Economic Overview of the Arts in the ACT


Does music move you? Are you absorbed by poetry? Do you find cinema thought provoking? The great value of the arts lies in the intrinsic effect it has on individuals and the community in terms of inspiring creativity.

The ACT is home to a flourishing arts community with a wide spectrum of activity including visual arts and crafts, music, literature, dance, theatre, film, digital arts and community arts. Canberra hosts many exciting art festivals and exhibitions attracting visitors from across the country, as well as being home to artists, art organisations, theatres, galleries, concert halls, public art and arts hubs.

In addition to the intrinsic benefits of the arts, the arts and cultural sector contributes to the ACT economy in a range of direct and indirect ways.

This report provides an overview of the arts sector in the ACT from an economic perspective. It has been prepared to inform the ACT Government in its support for the arts sector.

The ACT Arts Policy Framework was developed following the 2009 Loxton Review and released in July 2012. The Framework was reviewed to ensure that ACT Government policy remains responsive to changes in the arts sector. The 2015 ACT Arts Policy released on 30 June 2015 has a revised vision for the arts “to be a diverse and dynamic arts ecology valued locally, nationally and globally”.

Among the key indicators which the ABS uses to measure wellbeing and societal progress are attendance at cultural venues and events, and participation in selected cultural activities. Details are published in Arts and Culture in Australia: A Statistical Overview (cat. no. 4172.0).

The figure below shows the groups of activities identified as creative based on David Throsby, a well known cultural economist, whose books on Economics and Culture have become standard reference in the field. At the centre are the domains considered to produce the highest degree of creative content in their output relative to their commercial value.

Hierachy of Creative Industry

Some cultural goods and services have creative or artistic elements that are tangible, such as artwork or publications, while others are intangible services, such as musical performance or museum visitations. Some are final goods that are supplied to consumers, such as radio and video broadcasts or a theatre performance, while others are intermediate goods, such as the preparation of sets for film or theatre productions.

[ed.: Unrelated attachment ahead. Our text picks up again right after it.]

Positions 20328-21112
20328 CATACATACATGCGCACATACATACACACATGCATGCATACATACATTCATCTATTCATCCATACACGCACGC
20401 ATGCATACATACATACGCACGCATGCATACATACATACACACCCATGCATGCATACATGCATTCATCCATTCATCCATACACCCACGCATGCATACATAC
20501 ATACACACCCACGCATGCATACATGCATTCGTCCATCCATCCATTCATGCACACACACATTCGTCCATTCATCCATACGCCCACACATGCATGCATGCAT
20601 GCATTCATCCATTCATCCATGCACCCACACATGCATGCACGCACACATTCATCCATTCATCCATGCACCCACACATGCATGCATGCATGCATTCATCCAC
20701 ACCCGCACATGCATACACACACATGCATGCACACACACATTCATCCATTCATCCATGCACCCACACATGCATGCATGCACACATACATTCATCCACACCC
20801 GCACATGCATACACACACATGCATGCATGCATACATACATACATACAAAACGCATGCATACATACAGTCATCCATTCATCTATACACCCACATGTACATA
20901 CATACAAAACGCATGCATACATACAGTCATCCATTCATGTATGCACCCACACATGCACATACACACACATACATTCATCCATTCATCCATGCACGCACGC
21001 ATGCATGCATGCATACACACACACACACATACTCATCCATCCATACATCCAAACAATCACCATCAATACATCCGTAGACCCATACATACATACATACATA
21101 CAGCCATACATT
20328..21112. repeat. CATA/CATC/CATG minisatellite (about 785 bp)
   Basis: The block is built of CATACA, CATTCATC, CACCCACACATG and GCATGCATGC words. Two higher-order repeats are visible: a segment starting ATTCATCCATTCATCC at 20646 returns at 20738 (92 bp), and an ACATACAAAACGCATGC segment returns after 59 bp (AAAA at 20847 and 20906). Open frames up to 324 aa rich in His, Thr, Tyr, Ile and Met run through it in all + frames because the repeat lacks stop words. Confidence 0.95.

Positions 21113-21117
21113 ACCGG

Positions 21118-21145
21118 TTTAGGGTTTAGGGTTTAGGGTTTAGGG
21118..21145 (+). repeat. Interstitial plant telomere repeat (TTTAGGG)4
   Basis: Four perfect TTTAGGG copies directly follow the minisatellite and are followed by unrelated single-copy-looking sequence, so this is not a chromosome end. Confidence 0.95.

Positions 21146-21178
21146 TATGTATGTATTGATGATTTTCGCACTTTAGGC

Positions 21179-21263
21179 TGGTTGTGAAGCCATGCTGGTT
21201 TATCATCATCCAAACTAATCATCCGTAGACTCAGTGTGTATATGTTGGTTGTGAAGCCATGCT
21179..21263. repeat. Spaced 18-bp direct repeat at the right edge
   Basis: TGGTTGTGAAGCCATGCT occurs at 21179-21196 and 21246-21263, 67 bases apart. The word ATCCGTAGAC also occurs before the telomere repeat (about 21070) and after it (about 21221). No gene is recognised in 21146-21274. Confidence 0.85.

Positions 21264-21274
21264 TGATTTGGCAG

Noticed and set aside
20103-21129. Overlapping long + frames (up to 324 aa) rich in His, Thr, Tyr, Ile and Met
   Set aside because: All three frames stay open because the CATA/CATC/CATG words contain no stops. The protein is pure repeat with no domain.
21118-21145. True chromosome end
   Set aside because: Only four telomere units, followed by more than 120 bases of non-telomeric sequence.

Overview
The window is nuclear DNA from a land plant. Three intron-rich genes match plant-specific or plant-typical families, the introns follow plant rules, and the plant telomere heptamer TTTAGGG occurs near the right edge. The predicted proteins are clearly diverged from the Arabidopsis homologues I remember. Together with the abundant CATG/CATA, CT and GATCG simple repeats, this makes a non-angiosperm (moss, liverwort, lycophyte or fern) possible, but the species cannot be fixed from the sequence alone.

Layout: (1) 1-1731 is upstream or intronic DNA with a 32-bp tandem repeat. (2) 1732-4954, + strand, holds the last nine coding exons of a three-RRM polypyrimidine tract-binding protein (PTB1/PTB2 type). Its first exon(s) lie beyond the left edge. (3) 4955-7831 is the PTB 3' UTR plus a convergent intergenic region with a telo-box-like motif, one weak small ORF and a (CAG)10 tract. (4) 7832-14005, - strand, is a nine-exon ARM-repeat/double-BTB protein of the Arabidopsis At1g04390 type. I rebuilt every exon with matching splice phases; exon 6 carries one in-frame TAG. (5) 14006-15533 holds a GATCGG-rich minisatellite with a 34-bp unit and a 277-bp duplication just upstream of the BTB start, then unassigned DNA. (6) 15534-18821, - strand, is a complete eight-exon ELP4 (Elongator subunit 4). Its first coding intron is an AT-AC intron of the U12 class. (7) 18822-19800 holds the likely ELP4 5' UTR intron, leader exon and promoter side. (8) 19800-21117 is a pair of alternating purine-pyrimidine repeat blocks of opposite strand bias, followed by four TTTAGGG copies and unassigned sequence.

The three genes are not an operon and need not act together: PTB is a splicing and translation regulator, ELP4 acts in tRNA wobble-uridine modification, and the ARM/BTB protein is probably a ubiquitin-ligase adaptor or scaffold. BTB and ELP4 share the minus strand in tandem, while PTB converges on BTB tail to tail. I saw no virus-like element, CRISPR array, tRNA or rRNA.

Cultural outputs – the goods and services produced – have in common with all other industry outputs – utilization of labour and capital as well as intermediate goods and services.



In 2012–13 the direct output of the arts and cultural sector in the ACT was estimated to be $974m of which the arts were responsible for $361m.

Value Added

The arts and culture sector directly added $426m of value to the ACT’s economy in 2012–13. This was equivalent to 1.3% of total value added by industry. Of this, $162m was associated with the arts.


There were 6,456 persons employed in the arts and cultural sector in the ACT in 2011. This was equivalent to 3.1% of ACT employment.

Household Expenditure

Canberrans have an appetite to pay for cultural activities, spending approximately $211m per year, which is a higher per capita level than other capital cities.

Local Participation

In 2013–14 nearly 350,000 people attended events at venues such as the Canberra Theatre Centre or Canberra Museum and Gallery. In 2013, more than 412,000 people attended events hosted by arts organisations supported by artsACT.

Cultural Tourism

Close to 729,000 domestic and 128,000 international cultural tourists visited the ACT in the year to September 2014. Their total spending was estimated to be worth $855m.

Creative Industries

As of June 2014, the ACT had nearly 1,200 active businesses in the creative industries.


The ACT has more than 3,000 higher education students studying the creative arts. In addition to course fees, these students are estimated to spend $62m per year.

You can download the full PDF version of the document here:

Economic Overview Cover